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Wonderful time of year?

Rob Parsons shares a humorous but helpful look into how we can combat the stress of preparing for Christmas that can threaten to make it feel anything but "a wonderful time of year"

Not always, says Rob Parsons – for some couples, Christmas can be the most stressful time of the year …

Psychologists often use a well-known scale to assess how much stress a person is under. It lists life events and allocates points to them. If you accumulate too many points in too short a time, you run the risk of suffering some of the negative effects of stress. Losing a spouse is 100 stress points, divorce is 75, and there are many others. And right there in the list of stressful life events is … Christmas!

I remember one Christmas Eve very well. My wife Dianne and I had spent most of the day trudging around shops trying to find items that we still needed for the big day and things had not gone terribly well. A mixture of weariness and vexation resulted in some rather acerbic comments between us. And it hadn’t helped that we kept meeting people who had apparently all conspired earlier to ask us the same question: “Final bits and pieces, is it?” I practically had to drag Dianne off a dear old lady from church who had only got as far as “Final bits ...”

Twelve hours later, in the early hours of Christmas morning, we found ourselves arguing about who’d done most towards Christmas and whose fault it was that 50 cards (all written with the loveliest greetings) were still on the stairs waiting for a house number, a surname or, in some cases, the whole address to be written on the envelope.

We sat on the bedroom floor surrounded by a dwindling supply of adult-appropriate wrapping paper – but, for some reason, yards of Thomas-the-Tank-Engine-in-the-snow paper – and an evil roll of Sellotape that deliberately hid its edge. The seeds of frustration sown during the last month were fast beginning to germinate.

Dianne threw a pair of half-wrapped Superman boxer shorts at my head (thankfully she didn’t pick up The Guinness Book of Records lying next to them!) In retaliation I unleashed a series of accusations about leaving things to the last minute that were actually far more applicable to me than to her! It was a scene that is played out in different guises every year in many households.

For many couples, the Christmas holidays can be one of the most stressful times in their marriage. One survey of 3,000 people reported that over half of couples argued more during December than at any other time of the year. It also revealed that the average couple had four rows a day – adding up to 124 over the month. The main sources of conflict or stress were money worries, visiting the in-laws, housework, and cooking and preparing for guests. So how can we survive these pressures? Here are a few ideas that have worked for us:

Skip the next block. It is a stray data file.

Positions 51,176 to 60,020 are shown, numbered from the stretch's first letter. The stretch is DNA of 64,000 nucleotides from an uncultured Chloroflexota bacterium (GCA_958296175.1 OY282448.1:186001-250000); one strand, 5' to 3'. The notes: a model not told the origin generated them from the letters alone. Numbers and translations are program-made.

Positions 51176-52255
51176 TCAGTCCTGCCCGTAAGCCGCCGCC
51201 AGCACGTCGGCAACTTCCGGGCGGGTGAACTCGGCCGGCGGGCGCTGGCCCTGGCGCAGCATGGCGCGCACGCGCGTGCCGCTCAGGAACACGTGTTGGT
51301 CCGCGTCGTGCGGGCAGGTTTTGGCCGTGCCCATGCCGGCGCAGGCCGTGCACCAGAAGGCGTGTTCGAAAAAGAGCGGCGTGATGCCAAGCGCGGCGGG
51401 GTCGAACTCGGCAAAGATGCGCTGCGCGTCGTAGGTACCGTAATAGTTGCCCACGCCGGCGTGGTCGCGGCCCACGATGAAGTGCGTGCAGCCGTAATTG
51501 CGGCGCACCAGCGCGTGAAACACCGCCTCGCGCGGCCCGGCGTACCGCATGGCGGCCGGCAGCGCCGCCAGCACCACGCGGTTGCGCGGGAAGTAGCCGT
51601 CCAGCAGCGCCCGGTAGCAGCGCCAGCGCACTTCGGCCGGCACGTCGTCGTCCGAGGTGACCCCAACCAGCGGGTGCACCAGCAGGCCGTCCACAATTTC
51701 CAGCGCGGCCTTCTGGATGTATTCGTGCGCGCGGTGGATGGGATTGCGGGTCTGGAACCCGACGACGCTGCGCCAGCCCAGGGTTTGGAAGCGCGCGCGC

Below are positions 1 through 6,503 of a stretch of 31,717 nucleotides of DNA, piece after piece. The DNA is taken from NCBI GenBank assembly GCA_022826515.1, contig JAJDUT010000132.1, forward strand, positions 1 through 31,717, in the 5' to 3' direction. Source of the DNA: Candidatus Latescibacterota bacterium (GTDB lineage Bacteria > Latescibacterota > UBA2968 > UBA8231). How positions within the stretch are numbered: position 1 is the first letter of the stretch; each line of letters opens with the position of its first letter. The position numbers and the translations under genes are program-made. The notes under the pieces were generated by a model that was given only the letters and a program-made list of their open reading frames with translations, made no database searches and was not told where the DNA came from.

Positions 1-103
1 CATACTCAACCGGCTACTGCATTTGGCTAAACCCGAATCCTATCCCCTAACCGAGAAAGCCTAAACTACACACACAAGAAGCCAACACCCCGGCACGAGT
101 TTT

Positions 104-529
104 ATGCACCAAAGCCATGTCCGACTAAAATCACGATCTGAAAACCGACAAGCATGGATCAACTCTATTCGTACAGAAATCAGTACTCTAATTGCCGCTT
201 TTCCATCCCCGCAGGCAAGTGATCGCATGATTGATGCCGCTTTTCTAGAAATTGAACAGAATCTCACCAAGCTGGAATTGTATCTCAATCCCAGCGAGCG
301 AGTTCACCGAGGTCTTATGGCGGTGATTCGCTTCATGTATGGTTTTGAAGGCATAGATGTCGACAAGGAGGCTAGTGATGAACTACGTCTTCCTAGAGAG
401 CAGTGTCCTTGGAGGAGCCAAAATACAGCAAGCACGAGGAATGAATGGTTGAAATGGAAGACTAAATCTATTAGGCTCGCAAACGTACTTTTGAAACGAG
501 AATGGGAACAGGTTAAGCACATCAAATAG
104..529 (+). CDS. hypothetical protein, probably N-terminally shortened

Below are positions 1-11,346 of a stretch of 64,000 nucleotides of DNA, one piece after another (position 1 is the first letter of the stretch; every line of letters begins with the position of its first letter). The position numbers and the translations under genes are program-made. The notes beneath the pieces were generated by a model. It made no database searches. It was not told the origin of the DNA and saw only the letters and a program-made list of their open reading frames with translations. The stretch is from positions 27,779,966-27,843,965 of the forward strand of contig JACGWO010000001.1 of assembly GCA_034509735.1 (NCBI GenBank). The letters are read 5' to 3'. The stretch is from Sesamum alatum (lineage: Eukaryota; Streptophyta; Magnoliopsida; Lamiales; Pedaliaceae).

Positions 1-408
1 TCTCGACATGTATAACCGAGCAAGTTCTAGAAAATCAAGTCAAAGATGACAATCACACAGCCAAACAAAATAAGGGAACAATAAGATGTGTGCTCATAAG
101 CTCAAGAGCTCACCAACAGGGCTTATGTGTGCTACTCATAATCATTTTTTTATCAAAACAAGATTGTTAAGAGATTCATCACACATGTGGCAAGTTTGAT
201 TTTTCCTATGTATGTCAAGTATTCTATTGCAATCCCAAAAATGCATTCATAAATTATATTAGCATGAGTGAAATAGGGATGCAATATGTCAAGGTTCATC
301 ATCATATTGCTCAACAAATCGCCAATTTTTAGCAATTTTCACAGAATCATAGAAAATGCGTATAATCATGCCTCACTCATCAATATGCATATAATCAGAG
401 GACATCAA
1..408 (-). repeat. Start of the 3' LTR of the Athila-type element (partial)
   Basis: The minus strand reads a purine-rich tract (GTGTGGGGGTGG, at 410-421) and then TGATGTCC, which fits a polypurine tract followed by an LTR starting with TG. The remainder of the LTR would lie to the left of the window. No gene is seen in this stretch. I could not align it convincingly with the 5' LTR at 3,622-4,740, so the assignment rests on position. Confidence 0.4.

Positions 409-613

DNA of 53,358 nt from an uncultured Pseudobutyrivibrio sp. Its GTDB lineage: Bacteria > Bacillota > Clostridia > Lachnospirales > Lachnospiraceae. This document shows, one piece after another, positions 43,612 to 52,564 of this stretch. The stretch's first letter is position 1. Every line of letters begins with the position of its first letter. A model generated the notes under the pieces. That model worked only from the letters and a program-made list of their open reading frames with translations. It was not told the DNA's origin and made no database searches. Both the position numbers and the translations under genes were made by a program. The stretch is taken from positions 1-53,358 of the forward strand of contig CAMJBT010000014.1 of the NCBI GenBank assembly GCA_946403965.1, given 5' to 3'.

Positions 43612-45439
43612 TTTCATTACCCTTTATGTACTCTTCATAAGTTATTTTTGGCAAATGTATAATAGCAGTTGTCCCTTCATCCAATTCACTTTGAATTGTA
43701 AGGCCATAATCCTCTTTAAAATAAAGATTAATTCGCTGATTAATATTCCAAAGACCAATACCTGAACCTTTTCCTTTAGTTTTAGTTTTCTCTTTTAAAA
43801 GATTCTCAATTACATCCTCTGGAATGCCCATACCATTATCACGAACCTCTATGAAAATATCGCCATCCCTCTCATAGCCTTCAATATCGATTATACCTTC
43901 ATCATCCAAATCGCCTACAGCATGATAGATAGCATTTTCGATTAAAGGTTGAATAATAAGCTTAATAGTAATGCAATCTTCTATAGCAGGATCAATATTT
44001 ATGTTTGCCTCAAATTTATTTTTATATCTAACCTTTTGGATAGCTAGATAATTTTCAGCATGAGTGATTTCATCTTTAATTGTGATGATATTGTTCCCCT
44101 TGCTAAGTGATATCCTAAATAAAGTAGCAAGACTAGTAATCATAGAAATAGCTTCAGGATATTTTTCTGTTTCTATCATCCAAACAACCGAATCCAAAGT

1 Promise not to stock up enough food for the relief of Mafeking. Remind yourself that the shops are going to open again before August.

2 Realise that although your five-year-old wants a Frozen Move N’ Groove scooter, life will actually go on if she doesn’t get it. And don’t drive 100 miles on Christmas Eve because you hear a shop has got just one left.

3 Understand that Uncle Tom is not going to have a radical personality change because he’s got a funny hat on. If you do not demand harmony, you may just get it.

4 Remember that what children really love – probably more than expensive presents! – is to play silly games with all the adults joining in.

5 If you can, share part of your Christmas with someone for whom the pleasures that you take for granted will be a wonder. You’ll see again some of the beauty of Christmas through their eyes.

6 Resolve to finish the present wrapping on December 10th. That way you’ll only have three hours’ wrapping left to do in the early hours of Christmas morning!

7 Avoid utter despair by buying a few spare batteries for those ‘batteries not included’ presents.

8 Put wrapping paper in a black bag as soon as the gift is opened. This avoids Uncle Tom putting his new socks in the bin by accident.

9 Learn to express delight at truly awful presents.

And finally, a little idea that has worked for Dianne and me …

10 In the 14 days before Christmas try to take five minutes a day to meditate on a line from the Christmas story, for example Day 1 – “The angel said to Joseph, ‘Don’t be afraid’”; Day 2 – “You will call him Immanuel, ‘God with us’.”
Have a blessed Christmas!

+ Rob Parsons is chairman of Care for the Family. His latest book (with Katharine Hill) The Really Really Busy Person’s Book on Marriage (ISBN 978 1 910012 307) is published by Muddy Pearl and available from www.careforthefamily.org.uk £7.50

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